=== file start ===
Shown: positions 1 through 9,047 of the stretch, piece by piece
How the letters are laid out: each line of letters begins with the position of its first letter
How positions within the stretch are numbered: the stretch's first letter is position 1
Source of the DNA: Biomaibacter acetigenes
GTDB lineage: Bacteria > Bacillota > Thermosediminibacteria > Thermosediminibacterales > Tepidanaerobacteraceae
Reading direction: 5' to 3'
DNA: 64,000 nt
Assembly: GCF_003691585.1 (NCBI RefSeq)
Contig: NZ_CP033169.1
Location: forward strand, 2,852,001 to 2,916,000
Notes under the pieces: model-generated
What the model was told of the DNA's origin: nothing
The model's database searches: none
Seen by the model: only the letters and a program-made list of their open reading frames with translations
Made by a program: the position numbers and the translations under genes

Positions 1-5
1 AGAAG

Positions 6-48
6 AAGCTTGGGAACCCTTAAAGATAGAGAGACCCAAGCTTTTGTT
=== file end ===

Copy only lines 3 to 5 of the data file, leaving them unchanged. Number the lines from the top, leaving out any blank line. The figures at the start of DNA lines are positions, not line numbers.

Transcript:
How positions within the stretch are numbered: the stretch's first letter is position 1
Source of the DNA: Biomaibacter acetigenes
GTDB lineage: Bacteria > Bacillota > Thermosediminibacteria > Thermosediminibacterales > Tepidanaerobacteraceae